QS1: Billy Joe Castle (England)

One of the lesser known qualifiers who actually came through Q-School 1 beating two players who were later to become fellow graduates, Zhang Yong and Paul Davison. He either is or isn’t a cousin of the talented but absent Shane Castle and I’m told that Billy practices at Jason Francis’ Crucible Club in Newbury. He’s got a very ‘in and out’ kind of back catalogue which would tie in to the Shane connection in that he seems to be playing one minute and then goes missing for a bit. He played well enough in Q-School a couple of years ago but nothing that suggested that he might be a big player this time around. My guess is that if this kid sticks at it, he might be one to keep an eye on, but that if might be a big one. Watch this space.

QS1: Lukas Kleckers (Germany)       

It goes without saying that this is a huge boost for snooker in Germany. OK it doesn’t need it in terms of the watching audience which is already massive, but wouldn’t it be nice to see this enthusiasm (which it has to be said is largely from those of a ‘past their best’ age) rewarded with a few decent players on the tour to really cheer on? Lukas might not have been high up on a lot of people’s lists of potential qualifiers given his previous results, but as you’d expect, the German snooker community seem far from surprised at their man’s recent elevation. He was one of those players that Jason Ferguson gave a World Championship wildcard to a couple of years back to try and get the European nations actually playing instead of watching and you have to say now that this has proved a gamble worth taking. He’ll have the hopes, facial hair and sausages of a nation on his back and I hope he inspires a lot more of his countryfolk to come over here and throw their beach towels on the seat they want in Q School. Watch Germany’s new poster boy’s reaction here.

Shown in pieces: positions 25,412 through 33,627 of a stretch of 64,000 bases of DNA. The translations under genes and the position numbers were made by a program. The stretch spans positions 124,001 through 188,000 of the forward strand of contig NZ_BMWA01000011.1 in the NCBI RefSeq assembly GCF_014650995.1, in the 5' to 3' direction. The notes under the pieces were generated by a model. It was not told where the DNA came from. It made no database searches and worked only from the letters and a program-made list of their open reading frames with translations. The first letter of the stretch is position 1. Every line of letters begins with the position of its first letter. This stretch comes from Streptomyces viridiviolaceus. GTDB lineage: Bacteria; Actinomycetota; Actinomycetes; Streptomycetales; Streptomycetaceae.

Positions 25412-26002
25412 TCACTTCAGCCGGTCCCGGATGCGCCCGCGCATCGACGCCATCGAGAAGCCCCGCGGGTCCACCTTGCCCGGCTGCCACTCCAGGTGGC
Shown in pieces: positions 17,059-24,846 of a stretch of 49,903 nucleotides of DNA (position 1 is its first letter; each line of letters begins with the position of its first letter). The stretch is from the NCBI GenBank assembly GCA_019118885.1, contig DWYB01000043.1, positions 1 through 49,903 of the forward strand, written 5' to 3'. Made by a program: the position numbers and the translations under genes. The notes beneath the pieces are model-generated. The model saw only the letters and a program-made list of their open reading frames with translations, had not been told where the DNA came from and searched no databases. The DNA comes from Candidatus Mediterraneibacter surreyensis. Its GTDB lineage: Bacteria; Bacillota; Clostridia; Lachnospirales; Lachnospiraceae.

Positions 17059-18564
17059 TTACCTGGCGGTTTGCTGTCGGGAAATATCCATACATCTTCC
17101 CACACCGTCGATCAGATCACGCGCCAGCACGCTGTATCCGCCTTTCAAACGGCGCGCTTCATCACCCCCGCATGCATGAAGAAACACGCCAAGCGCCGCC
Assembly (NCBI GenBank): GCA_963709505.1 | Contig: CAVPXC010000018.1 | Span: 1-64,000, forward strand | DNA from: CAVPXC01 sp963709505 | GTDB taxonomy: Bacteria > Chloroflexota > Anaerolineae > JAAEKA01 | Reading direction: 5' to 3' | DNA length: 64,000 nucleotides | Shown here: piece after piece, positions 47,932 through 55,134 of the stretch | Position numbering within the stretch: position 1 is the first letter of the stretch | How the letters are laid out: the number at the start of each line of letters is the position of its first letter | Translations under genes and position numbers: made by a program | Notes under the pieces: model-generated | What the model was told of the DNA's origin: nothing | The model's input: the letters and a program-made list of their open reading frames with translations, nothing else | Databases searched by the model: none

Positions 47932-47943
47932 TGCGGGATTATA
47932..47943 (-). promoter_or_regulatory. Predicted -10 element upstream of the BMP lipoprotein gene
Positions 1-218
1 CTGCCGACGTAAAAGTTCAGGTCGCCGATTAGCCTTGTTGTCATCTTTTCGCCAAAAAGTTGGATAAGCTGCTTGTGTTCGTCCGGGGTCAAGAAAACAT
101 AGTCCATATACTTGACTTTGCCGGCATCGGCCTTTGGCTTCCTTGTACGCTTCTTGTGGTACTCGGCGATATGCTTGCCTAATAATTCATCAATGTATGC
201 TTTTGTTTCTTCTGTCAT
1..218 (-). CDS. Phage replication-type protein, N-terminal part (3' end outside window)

QS2: Duane Jones (Wales)

Another bounceback onto the tour for Welshman Jones who having lost 4-0 in Q School 1 to Jamie Clarke somehow managed to get himself together to come through the second event, by all accounts including a clearance in his penultimate match which would grace any professional hall of fame under severe pressure, all the more as he knew he had zero chance of getting through the Order of Merit. Duane’s best performance last season was a Last 32 finish in the Indian Open and it was a struggle for him towards the end of the season with no wins at all in the calendar year, giving his qualification from the second school even more weight in terms of turning things around. Like Taylor, it’s wipe the slate clean time and start again, fixing what might need fixing and grafting on, he clearly has the talent and bottle to do better this time around, maybe the scare will do him good. Watch Duane’s reaction to getting through here.

QS2: Sanderson Lam (England)